BEING THERE: The XPoNential Music Festival

Dr. Dog’s Scott McMicken, Saturday night by PETE TROSHAK

The 2013 XPoNential Music Festival kicked off Friday with the sunny sounds of Edward Sharpe and the Magnetic Zeros and ended on a lightning-flashed, hard-rain-a-fallin’ Sunday with the one and only Bob Dylan. Dr. John, a.k.a. the Night Tripper, delivered a rare daytime outdoors set Saturday afternoon to a large, eager audience. Backed by a tight five-piece band, the good Dr. delivered a swampy drowning-in-gumbo-blues jam of a set that wowed the crowd. Highlights of the evening included a transcendental set of psychedelic ear candy from Philly’s stoner-friendly answer to E.L.O., aka Dr. Dog. They played at least three new and altogether impressive songs — “The Truth,” “The Distant Light” and “Love,” presumably from their new album B-Room due out October 1st on Anti — along with beloved Dog staples like “Hang On” and “Do The Trick” that had the crowd smiling and grooving. Saturday night’s headliners The Lumineers delivered a passionate performance that included a standout “Dead Sea,” a trip deep into the crowd to play an acoustic set and a rollicking rendition of Dylan’s “Subterranean Homesick Blues.” Sunday afternoon a fierce storm hit, flooding many of the streets around the venue as festival goers frantically scrambled find shelter from the storm. Those that didn’t have seats toughed it out on the lawn, some of them dancing in the rain while eagerly awaiting the three headliners. My Morning Jacket delivered a loud 80-minute set of their psyhotropic boogie rock that had the crowd from the get go and never let them go. The most memorable moments of their set were a sinister “Evil Urges” and a sloppy but beautiful cover of The Velvet Underground’s “Oh Sweet Nothin’.” Next up was Wilco, who opened their show with “Via Chicago”’s thunderously loud/disquietingly soft dynamic and a flashing light show that seemed to mimic the storm still raging outside. Other highlights were the first live band performance of “Solitaire” and a wild guitar army performance of “Art of Almost” which felt like a 100 m.p.h. trip down the Autobahn in a convertible. Dylan arrived next, dressed in a black suit and somewhat dwarfed by a literally cavernous backdrop. To the right of him was a four foot high sliver of yellow flame that burned throughout the performance. To the left his sharp-suited backing band were packed tight together around the drum riser like sardines in a can. Barring the occasional turn at the piano, he mostly just sang. His voice has never been his strong suit, but a million years on Earth plus a million Kools plus million shows down a million crooked highways have rendered it gravelly to the point of self-parody but his performance was full of mesmerizing moments nonetheless. Early on a haunting and lurching “Love Sick” set the mood for the stormy night. Soon after that he radically reinvented “Tangled Up In Blue” to the fascination of the audience, taking a breezy 12-string strum of a song and transforming it into a nearly unrecognizable epic blues drone. Mid-set Dylan delivered a beautiful and charmingly creaky “She Belongs To Me” that provided a glint of beauty in the dark stormy heart of the night. As the storm’s intensity swelled, Dylan and company tore down the place with an apocalyptic rendition of “All Along The Watchtower” that reclaimed the song from Hendrix and then left the stage to a tremendous roar from the crowd. The band returned a few minutes later to another roar for a memorable “Ballad of a Thin Man.” Dylan spat out the lyrics like they were battery acid and jammed out some slinky, Thelonius Monk-ish notes on the piano as his guitar players responded with stinging six-string salvos. The musical war continued for a few minutes and then Dylan unleashed the heavy artillery. He put his lips to his legendary harmonica and blew a loud wailing cluster of notes that dwarfed even the mighty storm. Dylan Thomas, who unwittingly provided Robert Zimmerman with his stage name, famously wrote: “Do not go gentle into that good night.” If Sunday night is any indication, Bob Dylan ain’t going out like that. — PETE TROSHAK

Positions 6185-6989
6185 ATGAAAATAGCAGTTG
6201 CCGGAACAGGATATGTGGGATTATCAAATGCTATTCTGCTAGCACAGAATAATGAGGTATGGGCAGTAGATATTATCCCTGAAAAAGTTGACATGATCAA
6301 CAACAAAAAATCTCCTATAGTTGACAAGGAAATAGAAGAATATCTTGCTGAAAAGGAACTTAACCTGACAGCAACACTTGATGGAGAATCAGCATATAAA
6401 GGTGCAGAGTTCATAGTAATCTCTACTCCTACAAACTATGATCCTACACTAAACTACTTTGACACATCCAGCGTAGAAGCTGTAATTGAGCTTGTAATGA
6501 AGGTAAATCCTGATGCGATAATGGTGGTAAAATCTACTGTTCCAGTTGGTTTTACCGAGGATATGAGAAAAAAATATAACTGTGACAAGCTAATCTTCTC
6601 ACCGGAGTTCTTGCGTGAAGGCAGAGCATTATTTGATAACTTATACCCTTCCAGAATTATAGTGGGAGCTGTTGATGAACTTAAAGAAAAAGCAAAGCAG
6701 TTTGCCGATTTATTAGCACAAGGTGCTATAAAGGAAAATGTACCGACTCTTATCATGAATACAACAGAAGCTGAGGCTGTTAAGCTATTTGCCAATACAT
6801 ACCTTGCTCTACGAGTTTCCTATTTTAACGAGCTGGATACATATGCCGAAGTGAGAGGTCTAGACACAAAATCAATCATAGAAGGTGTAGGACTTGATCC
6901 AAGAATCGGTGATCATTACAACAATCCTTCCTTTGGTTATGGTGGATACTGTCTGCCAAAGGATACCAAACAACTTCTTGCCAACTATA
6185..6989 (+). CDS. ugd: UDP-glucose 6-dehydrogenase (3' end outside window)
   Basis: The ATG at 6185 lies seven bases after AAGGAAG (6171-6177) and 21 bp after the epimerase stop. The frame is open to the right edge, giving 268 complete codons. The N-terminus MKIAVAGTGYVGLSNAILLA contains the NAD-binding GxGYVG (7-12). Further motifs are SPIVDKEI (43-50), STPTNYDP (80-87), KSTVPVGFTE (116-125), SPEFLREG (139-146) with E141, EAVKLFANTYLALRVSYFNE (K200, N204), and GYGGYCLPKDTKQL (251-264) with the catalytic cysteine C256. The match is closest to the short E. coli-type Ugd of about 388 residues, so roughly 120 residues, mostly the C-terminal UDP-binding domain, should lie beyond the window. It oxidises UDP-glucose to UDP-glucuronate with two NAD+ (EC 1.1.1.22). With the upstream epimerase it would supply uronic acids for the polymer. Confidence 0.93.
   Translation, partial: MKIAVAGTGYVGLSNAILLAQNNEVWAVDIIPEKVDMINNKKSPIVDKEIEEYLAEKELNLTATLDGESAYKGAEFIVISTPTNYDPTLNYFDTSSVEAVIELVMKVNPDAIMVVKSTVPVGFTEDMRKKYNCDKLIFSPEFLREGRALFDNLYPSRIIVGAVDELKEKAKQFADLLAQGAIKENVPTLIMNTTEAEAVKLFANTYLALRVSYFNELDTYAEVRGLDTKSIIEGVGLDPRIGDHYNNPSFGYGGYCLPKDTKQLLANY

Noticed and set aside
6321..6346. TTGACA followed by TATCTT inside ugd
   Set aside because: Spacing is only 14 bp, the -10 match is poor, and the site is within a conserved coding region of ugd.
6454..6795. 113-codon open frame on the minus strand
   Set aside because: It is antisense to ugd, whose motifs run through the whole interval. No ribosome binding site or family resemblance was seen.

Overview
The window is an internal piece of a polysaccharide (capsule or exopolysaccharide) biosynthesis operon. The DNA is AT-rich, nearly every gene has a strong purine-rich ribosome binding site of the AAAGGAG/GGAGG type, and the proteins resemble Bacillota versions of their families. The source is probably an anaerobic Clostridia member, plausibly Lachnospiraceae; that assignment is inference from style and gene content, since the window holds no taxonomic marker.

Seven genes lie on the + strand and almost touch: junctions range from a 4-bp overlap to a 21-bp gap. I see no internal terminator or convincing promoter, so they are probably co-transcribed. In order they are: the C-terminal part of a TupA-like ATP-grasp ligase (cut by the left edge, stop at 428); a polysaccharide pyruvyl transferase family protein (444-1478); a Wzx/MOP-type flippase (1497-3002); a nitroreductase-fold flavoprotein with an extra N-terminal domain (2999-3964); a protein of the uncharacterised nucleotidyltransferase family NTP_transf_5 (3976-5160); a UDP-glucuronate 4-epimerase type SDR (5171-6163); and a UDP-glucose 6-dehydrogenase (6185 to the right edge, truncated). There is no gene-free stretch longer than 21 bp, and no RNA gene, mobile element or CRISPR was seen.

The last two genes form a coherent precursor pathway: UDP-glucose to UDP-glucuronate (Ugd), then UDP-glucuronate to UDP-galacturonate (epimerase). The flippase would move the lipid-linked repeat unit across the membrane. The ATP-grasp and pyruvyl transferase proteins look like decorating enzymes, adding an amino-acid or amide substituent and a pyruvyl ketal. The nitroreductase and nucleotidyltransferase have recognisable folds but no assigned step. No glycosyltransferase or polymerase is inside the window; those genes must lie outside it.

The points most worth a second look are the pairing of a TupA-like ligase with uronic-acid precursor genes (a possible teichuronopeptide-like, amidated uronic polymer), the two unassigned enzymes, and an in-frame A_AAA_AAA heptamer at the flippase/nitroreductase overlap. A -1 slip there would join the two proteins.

EDITOR’S NOTE: It is sad and untoward and altogether disappointing that WXPN — once a haven for the DIY-minded and/or Birkenstocked refugees from the caustic corporate shitstorm of late-period capitalism — felt the need to whore out the good name of their pretty frickin’ fine grassroots music festival to a faceless multinational car corporation. (Et tu, XPN?) Still, at the end of the day that’s their own damn business, icky though it may be. But to demand that — scratch that, contractually obligate — anybody writing about or reviewing said festival must ALSO invoke the name of said corporate sponsor (rhymes with Black Uhuru), well, to whoever came up with this particularly odious form of media extortion masquerading as viral marketing  I can only invoke the immortal words of Joseph Welch to Senator Joe McCarthy: “Have you no sense of decency, sir. At long last have you left no sense of decency?”